On Jan. 10, 2023, I entered a new Motion to Intervene with FERC, citing their Out-of-Time designation in First Light’s unending failures to meet federal filing obligations. Begun in 2012, this has become the mother of all Groundhog Days in venture-capital theater. FERC has acted merely as its pass-through agency, while shareholders rejoice. Just 48 hours after my filing Yearick decreed they could continue profiting from a license issued in 1968.

FirstLight touts Northfield as benign and green — as “New England’s clean battery.” Not even close. They don’t mention deadly river and grid gorging. Meanwhile, the backbone of New England’s Great River is broken and pulled apart daily. It’s endless killing that’s been quietly grandfathered along by ISO-New England and FERC — overwhelmingly for its extremely sporadic use in brief emergency deployments during grid slumps, or two decades back in a 2002 blackout. The megawatts wasted annually by Northfield to reproduce net-loss resale power for export could run a handful of Valley small cities and towns for a year.

FERC’s new delay surely brought smiles to Canadian investors. Instead of regulation, they have nearly a new half-year to slow-dance their bid to negotiate a settlement with federal and state environmental agencies. Those agencies, along with absent NGOs, endlessly abandoned a living Connecticut here — a gross dereliction of duty for a contraption they should have relegated to emergency use decades ago. Its brutality continues, unchallenged and unencumbered by landmark federal and state laws protecting U.S. rivers, flows, fish and wetlands — some dating to the 19th century. During last summer’s critical drought Northfield had leave to do its massive suctioning while hardly a dribble entered the river through withered tributaries — extracting basin flow at 15,000 cubic feet per second, 10 times the parched 1,520 cubic feet of water entering it.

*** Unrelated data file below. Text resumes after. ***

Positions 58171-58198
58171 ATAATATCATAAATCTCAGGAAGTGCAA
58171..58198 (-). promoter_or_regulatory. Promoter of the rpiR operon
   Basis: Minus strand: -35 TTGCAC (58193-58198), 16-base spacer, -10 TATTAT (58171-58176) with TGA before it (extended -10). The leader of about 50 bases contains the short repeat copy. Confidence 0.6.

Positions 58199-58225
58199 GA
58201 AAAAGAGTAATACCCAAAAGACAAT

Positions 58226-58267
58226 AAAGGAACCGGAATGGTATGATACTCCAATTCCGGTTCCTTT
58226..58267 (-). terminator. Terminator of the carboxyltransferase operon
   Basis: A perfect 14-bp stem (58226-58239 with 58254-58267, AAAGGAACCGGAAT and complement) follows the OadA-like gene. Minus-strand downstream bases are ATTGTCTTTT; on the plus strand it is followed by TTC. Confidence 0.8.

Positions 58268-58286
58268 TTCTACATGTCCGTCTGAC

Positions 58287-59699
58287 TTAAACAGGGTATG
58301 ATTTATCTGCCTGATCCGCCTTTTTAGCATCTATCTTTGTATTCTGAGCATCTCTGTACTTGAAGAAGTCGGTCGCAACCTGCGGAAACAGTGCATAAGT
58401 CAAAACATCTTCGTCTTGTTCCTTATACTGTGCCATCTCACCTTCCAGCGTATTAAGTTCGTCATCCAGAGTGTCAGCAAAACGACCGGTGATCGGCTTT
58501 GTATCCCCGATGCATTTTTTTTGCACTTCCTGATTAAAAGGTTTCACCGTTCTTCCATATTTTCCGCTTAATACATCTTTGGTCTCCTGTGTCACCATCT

FirstLight’s new ‘deadline’ is May 31, 2023. It assures Northfield’s lethal suck-and-spit operations will continue, unchanged, through the 2024 fish migration season. Far worse: As things now stand in published FERC filings, its lethal impacts and reversals appear on course to continue, largely unabated, for decades.

Living rivers don’t flow backwards; they don’t falter and stop. They don’t consume their young. Northfield Mountain is the most lethal machine ever operated on the Connecticut. It remains in play due to Massachusetts’s endless energy appetite for new data-mining, crypto, online betting, streaming, casinos, cannabis grow houses, etc. 

FirstLight is today pitching Northfield’s massive use as part of some “clean battery” future. What’s not stated is that it will predominately be used as a crutch to power energy-hungry coastal cities. They hope to run it off ocean-produced wind megawatts ferried here from 250 miles away to suck the life from our river. They’ll later regenerate grim resale megawatts to export back to the coastal metropolis at peak times and profits. If relegated to that future Northfield will forever remain our capital crime against an ecosystem, New England’s Great River, and a living planet.

Karl Meyer has been a stakeholder, intervenor and member of the Fish and Aquatics Studies Team in the federal relicensing bid for Northfield Mountain since 2012. He is a member of the Society of Environmental Journalists. Meyer lives in Greenfield.